My current mix is equal parts small pine bark, sand, oak leaf mold (or coarse peat moss) and a high quality commercial camellia mix. The commercial mix has “composted fir bark, sphagnum peat moss, mushroom compost, volcanic pumice stone, earthworm castings, bat guano, kelp meal, feather meal, gypsum and a natural wetting agent yucca shidigera sponen.” The percentages are not listed for this product. I would assume percentages can change and that various commercial mixes will have different ingredients.
Third, a camellia in a container will require fertilization. The easiest solution is to purchase a commercial camellia/azalea fertilizer using it as directed on the label. These products are to be used only during the growing season—April through September. Never feed a dry plant and be careful not to over feed, especially during hot weather (over 90ºF).
A popular alternative is to use cotton seed meal during the growing season. It is organic and much less likely to burn the plant. A successful alternative is to use four parts cotton seed meal to one part iron. This will keep the foliage green and flower colors vibrant, especially the reds. Notice how much nitrogen is combined with the iron. An N=2 or 3 is optimal and one over 10 can be dangerous as it is combined with the nitrogen in the cotton seed meal for a total exceeding 15.
A fourth method is to use a liquid fertilizer formulated for acid-loving plants which can be applied with a watering can or foliage spray during the growing season. The best example is Miracle-Gro for azalea, camellias and rhododendrons. Please note that Miracle- Gro contains a high level of nitrogen – nitrogen 30, phosphate 10 and potassium 10 and all the iron and trace elements needed for healthy camellias. Therefore, I recommend cutting the manufacture’s amount in half, especially for small plants and non-reticulata hybrids. Several application in two week intervals works well.
Do not use fertilizers when temperatures are above 90ºF or you may burn the camellia leaves. During the rest of the summer growing season, I use cotton seed meal every 45 days. During the dormant season from October through February when buds are developing and blooms appear, a 2-10-10 fertilizer is applied.
A number of other growers begin the growing season with an application of fish emulsion, followed by four parts cotton seed meal, one part iron and one part blood meal every 45 days during the growing season and 2-10-10 during the dormant season every 45 days.
Fourth, camellia seedlings grown in pots require fertilizing once the seed has been absorbed. Cotton seed meal is acceptable but the commercial dry fertilizers may be too strong for “babies.” I prefer a liquid starter fertilizer applied every two weeks during the growing season which is cut in half during the dormant season. The objective is to keep the nitrogen level low (N=2 and never above 3) during dormancy. This is the period for bud and flower development in camellias so some phosphate and potash is desirable.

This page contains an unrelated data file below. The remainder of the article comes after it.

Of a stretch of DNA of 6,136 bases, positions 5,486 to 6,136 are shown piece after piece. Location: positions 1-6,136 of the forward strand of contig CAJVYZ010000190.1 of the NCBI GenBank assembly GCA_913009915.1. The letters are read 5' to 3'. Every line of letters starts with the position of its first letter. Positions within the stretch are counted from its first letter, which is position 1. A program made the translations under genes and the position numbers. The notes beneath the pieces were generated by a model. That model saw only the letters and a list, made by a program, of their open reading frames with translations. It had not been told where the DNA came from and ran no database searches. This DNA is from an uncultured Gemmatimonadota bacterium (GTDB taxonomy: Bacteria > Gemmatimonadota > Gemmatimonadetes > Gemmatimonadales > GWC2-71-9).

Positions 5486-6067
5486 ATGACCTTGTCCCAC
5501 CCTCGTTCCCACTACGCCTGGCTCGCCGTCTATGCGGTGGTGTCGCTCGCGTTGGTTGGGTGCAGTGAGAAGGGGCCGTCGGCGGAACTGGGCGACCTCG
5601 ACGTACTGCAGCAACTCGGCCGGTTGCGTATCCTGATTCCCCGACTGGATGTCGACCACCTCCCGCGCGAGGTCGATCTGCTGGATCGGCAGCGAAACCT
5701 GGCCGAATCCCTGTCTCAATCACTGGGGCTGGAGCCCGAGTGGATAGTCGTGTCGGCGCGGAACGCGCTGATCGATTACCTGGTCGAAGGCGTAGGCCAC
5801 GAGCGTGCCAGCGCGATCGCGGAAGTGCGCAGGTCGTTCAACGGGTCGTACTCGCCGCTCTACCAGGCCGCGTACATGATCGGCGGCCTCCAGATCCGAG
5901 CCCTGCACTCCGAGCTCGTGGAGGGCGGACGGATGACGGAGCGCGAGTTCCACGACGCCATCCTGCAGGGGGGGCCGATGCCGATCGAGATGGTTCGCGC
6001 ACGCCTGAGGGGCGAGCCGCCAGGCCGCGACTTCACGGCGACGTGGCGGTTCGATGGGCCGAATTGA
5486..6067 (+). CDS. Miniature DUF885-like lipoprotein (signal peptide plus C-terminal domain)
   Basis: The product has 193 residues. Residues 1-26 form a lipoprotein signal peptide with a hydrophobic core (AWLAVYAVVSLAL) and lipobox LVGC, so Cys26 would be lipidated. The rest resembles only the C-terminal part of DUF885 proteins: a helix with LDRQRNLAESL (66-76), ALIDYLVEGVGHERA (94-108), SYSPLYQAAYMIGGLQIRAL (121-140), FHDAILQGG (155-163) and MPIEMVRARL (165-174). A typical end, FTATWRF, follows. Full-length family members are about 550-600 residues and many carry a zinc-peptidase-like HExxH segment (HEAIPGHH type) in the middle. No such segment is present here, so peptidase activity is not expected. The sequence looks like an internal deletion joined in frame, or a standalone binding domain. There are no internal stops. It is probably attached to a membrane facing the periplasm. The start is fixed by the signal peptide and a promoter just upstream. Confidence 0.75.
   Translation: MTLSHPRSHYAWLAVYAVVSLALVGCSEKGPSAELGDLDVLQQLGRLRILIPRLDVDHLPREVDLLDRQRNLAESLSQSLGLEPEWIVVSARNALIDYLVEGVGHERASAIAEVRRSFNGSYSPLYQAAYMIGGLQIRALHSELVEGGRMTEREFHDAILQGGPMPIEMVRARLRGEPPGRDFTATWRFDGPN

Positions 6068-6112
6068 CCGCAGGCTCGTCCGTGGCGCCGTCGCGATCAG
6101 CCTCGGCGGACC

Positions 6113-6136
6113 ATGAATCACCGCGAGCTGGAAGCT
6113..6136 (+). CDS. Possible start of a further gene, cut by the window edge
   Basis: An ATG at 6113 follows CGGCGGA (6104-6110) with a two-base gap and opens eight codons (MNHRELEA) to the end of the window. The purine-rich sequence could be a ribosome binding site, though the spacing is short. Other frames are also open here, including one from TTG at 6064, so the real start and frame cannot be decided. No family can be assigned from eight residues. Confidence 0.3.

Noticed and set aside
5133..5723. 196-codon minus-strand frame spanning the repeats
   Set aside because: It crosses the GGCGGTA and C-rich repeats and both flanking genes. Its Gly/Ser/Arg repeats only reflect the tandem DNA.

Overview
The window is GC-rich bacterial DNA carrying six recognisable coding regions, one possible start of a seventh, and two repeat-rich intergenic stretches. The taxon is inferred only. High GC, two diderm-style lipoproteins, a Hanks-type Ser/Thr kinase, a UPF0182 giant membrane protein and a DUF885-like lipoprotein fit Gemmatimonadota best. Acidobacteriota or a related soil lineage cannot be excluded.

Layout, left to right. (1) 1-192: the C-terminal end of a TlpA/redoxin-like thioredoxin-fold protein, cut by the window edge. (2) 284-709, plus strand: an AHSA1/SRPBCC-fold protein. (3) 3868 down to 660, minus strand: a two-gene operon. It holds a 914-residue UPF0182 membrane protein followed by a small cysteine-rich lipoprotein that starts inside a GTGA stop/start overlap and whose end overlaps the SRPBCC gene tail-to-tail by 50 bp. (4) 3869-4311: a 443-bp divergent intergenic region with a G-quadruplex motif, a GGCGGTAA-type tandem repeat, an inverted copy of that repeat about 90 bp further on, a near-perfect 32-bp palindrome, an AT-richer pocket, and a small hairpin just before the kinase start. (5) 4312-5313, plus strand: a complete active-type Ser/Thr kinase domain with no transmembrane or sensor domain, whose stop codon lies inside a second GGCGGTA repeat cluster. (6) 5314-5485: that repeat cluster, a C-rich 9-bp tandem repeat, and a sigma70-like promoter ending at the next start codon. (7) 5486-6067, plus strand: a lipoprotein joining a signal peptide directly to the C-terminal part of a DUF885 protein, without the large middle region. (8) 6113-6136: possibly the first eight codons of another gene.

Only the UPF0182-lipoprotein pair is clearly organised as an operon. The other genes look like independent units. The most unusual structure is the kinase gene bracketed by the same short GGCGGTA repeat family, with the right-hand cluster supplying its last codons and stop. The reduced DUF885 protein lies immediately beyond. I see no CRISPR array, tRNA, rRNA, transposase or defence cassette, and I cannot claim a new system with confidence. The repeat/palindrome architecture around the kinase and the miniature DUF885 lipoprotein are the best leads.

Finally, take time to enjoy your flowers. Blooms may be cut and used to decorate your home. A collection of blooms floating in a shallow bow makes an attractive center piece. A single bloom with leaves in a small vase is attractive addition wherever you wish a touch of color. A container plant may be move to a patio or window to better show its flowers as long as it is outdoors and has shade.
Camellias are rated by several groups such as the California Poison Center, the University of California and the University of Connecticut as safe garden plants. This includes the two most common species of camellia seen in home gardens, Camellia sinensis and Camellia or Thea japonica. A safe rating means the plant is not toxic to humans.
Just because the leaves and flowers of camellias aren’t toxic in small amounts, they can still pose a problem if a person eats a large quantity. Camellia sinensis in particular can be problematic if a person consumes too many leaves. This plant’s leaves are used to make tea and contain caffeine as well as other compounds that can elevate heart rates, cause palpitations and even produce convulsions. In addition, the leathery leaves of camellia are hard to chew thoroughly and may cause choking.
Camellias and Pets
According to the American Society for the Prevention of Cruelty to Animals, Camellia japonica is not poisonous to pets including dogs, cats and horses. The University of Connecticut reports that Camellia sinensis is also nontoxic to pets. However, if your pets consume large quantities of either of these plants, you should watch them closely for signs of illness.
However, cats that consume plant material often have uncomfortable gastrointestinal symptoms such as diarrhea and vomiting.
Source: americancamellias.com / By Bradford King / hunker.com / camelliasaustralia.com.au